A legitimate interest was not sufficient in this case. The website visitor was awarded €100 plus interest as damages. Furthermore, the website operator was ordered to cease and desist. In the event of a repeat offence, a fine of up to €250,000 may be imposed.
Since a decision by the Munich Regional Court, more and more warnings are being sent to website operators who embed fonts from Google servers. This is because embedding external web content such as Google Fonts from US web services is illegal without the visitors' consent, as described above.
Further information on the current warning letters can be found here, among other places:
- Warning letters to website operators with Google fonts (Golem.de)
- Wave of warnings due to Google web fonts - How to react correctly; with sample letter (WILDE BEUGER SOLMECKE)
How do I know if my website uses Google Fonts?
The simplest solution for laymen is a test via the Google Fonts Checker from Sicher3. There you can simply enter the URL of your website and have the page checked. However, you should keep in mind that checking the home page does not mean that all sub-pages are free of Google Fonts. If you want to be sure, you would have to check every single subpage of your website, usually the home page and important subpages are already a good indication whether there are Google Fonts on Google servers or not.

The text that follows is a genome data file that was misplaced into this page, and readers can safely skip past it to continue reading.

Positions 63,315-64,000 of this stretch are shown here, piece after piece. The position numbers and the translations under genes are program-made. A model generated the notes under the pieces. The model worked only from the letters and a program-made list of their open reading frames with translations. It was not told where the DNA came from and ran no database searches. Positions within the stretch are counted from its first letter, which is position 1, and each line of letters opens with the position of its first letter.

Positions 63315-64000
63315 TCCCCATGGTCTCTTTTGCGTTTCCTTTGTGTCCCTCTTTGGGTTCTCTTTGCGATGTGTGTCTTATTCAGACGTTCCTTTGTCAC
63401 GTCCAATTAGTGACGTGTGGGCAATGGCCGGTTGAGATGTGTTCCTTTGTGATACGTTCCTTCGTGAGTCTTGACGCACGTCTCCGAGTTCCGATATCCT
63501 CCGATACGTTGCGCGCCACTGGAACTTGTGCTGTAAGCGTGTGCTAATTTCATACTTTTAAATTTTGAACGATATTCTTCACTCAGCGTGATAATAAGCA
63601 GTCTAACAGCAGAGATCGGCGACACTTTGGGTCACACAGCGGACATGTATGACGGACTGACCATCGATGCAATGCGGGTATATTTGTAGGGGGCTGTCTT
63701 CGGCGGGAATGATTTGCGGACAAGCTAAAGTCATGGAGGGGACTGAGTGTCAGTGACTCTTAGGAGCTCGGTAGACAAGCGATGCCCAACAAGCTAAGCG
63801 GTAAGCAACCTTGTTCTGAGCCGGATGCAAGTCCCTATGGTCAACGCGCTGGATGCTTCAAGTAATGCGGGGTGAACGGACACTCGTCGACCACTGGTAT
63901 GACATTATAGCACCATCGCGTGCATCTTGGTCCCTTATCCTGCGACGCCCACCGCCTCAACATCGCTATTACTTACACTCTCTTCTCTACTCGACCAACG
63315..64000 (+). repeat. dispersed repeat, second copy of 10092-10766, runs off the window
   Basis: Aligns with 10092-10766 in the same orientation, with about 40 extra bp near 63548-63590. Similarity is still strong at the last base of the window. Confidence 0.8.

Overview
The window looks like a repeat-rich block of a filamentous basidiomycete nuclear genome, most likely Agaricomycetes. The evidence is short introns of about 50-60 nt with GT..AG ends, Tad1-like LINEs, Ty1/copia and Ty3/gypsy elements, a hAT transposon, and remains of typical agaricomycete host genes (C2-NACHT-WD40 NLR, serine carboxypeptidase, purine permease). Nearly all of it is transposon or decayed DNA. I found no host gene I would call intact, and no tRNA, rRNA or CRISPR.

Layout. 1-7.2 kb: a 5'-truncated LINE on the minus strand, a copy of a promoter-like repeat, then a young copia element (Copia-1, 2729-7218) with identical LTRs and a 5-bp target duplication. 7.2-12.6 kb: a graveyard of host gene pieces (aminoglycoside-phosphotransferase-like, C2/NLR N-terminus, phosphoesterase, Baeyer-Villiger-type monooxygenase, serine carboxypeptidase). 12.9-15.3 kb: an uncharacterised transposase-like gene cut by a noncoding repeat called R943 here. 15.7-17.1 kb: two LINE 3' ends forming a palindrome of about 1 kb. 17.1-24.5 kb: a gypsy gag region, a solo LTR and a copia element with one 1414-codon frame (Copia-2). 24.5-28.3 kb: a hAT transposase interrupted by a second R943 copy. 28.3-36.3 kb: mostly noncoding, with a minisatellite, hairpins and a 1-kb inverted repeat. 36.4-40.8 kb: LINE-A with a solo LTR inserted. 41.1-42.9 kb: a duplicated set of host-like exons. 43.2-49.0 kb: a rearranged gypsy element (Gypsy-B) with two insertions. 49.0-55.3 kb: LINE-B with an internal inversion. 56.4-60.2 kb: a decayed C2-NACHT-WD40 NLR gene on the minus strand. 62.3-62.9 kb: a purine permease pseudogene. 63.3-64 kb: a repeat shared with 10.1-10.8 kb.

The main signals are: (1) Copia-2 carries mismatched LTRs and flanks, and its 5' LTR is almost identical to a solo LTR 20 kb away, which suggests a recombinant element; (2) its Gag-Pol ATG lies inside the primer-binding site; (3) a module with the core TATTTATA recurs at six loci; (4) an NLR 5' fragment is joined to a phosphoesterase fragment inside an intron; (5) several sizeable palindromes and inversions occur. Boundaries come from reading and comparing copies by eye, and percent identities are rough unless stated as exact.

What you cannot determine via the tool is the source of the Google Fonts, because this may well be different.
Check Google Fonts via Developer Tools
For experienced users, there are significantly more options for recognizing Google Fonts and their source via the developer console of the browser. The following screenshot and information come from Google Chrome, but the steps can be adapted in a similar way in most browsers.
This way you can access developer tools:
These are three possible ways to open the developer tools, so you need to select only one step and not perform all steps:
- Right-click on a page and select "Examine Element".
- Select View > Developer > Developer tools off.
- Use the key combination "Alt + Command + I".
In the developer tools now click on the tab "Network"You may need to reload the page once to see results here. Then use the search in the network tab to determine whether Google Fonts are included via Google Server.
Search for the following URL's "fonts.googleapis.com" or "fonts.gstatic.com" should either of these URL's show up in the network log, your website is using Google Fonts.
If you find results on your website, you can also use the developer tools to find out where these Google Fonts come from. To do this, simply click on an entry in the list and select the "Initiator" tab in the file menu that then opens.
There you can see, for example, whether the Google Fonts are integrated directly via the website or via other services such as YouTube or Google ReCaptcha.
This is an example of a YouTube video with Google Fonts in the developer console:
In that case, the YouTube video would have to be removed or blocked behind a content blocker.
If only your URL / domain appears in the initiator chain, then the Google Font is loaded by WordPress via your theme or a plugin.